Emmy

GeoRadio is Goji, in audio form:
narration for the moving map.

Listening on their headset, passengers are transported through a journey of stories, history, music, geography, and culture, narrated by engaging professional voiceover artists. It is produced by the Emmy-winning Hollywood entertainment producers of Gotham Studios. GeoRadio is available in multiple languages.

New York to London

Narrated by broadcasting legend Jane Pauley. In this show, we hear about the celebrities of Long Island, the shape of Cape Cod, bloody battles in Canada, then over the ocean, tales of shipwrecks and sea monsters. Finish with technology in Ireland and the Beatles over Liverpool.

London to Doha

This show flies through history across London, over the Channel, through Belgium, Germany, and Eastern Europe. We’ll explore the Black Sea, fly the rugged terrain of Turkey, over the deserts of Syria and Iraq and into the cradle of civilization.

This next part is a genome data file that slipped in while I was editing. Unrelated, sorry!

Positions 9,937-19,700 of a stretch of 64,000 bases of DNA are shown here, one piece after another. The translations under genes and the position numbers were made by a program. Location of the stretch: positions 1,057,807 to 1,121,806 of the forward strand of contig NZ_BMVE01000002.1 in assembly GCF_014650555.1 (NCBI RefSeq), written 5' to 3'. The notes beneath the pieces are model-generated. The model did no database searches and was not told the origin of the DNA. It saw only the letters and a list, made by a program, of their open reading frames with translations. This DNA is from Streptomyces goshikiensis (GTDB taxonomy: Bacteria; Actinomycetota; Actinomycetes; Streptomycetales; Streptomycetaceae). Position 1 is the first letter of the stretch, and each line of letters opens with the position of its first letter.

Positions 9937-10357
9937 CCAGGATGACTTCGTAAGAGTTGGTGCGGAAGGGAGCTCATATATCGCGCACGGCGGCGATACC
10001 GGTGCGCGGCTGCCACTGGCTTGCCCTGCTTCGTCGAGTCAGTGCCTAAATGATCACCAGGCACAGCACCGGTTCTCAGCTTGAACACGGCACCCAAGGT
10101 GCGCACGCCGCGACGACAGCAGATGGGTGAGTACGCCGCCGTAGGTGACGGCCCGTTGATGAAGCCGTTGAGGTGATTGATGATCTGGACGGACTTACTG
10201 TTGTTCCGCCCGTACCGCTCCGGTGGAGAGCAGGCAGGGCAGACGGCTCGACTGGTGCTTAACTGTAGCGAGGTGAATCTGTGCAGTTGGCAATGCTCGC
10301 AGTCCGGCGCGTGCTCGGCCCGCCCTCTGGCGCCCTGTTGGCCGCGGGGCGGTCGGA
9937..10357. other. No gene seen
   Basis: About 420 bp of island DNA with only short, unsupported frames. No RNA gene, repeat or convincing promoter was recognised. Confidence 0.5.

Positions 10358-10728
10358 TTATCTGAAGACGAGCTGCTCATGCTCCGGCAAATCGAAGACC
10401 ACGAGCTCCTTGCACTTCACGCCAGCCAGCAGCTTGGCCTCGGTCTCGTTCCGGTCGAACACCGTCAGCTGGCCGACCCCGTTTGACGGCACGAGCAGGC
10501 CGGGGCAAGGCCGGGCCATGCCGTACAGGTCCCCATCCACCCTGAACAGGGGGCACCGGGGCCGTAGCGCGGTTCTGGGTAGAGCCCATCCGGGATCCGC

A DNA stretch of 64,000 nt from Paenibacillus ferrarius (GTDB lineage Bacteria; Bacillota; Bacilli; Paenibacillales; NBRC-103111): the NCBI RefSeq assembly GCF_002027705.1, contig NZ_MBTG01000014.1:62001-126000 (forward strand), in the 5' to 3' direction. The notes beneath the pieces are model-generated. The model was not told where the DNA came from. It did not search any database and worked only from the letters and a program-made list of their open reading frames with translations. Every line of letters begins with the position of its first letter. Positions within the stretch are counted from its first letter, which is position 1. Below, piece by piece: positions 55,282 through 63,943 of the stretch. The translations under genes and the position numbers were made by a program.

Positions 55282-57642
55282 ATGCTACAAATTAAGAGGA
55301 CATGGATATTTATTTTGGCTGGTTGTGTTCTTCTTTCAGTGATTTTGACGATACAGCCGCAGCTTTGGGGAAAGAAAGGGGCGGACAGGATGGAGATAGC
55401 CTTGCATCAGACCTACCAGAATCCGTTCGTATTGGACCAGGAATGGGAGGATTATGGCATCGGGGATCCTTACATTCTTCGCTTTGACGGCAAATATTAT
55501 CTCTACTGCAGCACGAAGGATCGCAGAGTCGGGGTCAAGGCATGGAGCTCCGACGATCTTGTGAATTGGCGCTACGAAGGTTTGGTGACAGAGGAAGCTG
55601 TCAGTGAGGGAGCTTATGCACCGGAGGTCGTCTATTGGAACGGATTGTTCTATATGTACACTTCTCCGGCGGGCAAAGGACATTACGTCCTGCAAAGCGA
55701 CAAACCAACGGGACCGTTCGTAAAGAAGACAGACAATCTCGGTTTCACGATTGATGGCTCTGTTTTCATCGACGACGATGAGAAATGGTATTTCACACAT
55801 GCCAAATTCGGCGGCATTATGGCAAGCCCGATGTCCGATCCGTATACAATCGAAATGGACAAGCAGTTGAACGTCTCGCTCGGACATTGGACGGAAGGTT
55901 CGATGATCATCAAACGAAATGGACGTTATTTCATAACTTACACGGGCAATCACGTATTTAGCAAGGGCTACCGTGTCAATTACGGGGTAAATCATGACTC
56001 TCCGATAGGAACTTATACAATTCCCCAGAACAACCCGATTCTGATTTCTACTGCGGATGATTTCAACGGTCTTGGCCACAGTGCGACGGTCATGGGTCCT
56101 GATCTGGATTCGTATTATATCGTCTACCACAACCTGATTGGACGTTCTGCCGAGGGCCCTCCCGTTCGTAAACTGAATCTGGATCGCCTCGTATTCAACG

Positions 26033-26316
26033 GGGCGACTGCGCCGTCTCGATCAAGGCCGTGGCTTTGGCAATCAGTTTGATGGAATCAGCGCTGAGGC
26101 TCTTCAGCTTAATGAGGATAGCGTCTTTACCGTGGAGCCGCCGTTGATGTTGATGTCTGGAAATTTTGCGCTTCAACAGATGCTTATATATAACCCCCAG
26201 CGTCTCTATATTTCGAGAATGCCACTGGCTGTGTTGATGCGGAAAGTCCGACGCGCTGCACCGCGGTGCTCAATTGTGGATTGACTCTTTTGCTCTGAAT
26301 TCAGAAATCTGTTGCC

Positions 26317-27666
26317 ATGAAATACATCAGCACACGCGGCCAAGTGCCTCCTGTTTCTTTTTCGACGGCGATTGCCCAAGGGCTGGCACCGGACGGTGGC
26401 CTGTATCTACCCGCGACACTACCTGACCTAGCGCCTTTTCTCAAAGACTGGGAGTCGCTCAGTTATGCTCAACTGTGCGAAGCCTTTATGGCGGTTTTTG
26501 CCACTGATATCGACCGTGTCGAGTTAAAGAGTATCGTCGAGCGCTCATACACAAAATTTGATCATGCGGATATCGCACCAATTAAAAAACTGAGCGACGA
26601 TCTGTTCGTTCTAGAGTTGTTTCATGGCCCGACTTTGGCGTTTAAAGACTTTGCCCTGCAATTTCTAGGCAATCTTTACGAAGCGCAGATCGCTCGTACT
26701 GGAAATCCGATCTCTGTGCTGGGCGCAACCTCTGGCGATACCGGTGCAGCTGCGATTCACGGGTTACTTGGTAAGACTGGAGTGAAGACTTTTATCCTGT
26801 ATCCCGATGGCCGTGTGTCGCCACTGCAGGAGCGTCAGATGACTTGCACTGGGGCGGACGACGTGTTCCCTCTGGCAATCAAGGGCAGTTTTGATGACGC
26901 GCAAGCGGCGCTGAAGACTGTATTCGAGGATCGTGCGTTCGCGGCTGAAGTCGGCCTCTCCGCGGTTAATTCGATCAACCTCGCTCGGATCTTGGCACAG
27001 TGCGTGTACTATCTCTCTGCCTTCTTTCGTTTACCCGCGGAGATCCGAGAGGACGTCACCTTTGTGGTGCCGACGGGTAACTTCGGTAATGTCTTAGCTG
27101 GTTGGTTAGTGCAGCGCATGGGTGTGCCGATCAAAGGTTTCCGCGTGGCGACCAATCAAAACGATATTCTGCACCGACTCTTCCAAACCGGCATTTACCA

Doha to Beijing

Here we hear tales of the Gulf, the dunes of Iran, the rugged peaks of Afghanistan… right over the mighty Himalayas… then into the vast desert of Western China. Then, we’ll hear stories about the ancient Silk Road, which we follow right up to Beijing.

Beijing to Dallas

The flight from Beijing flies through hundreds of stories about the kingdoms of Manchuria, the meadows of Inner Mongolia, the mountains of Siberia. Then we cross the Bering Straight, and hear tales of Alaska, Canada, and the Great Plains.

Dallas to New York

The tallest tales come from Texas. We’ll hear from outlaws in the Lone Star State, diamond-mining in Arkansas, and Mark Twain’s stories of the Mississippi. We hear blues in Tennessee, bluegrass in Kentucky, and wolves in West Virginia. Then New Jersey Sopranos, before landing in the Big Apple.

Les plages de Normandie (en français)

"10 miles to our right are the beaches of Normandy. Here, in 1944, was the largest military landing in history. On June 6, "D-Day," right after midnight, airplanes flew right where we are, and dropped 24,000 troops. Then at 6:30 in the morning, 5000 ships came close to shore..."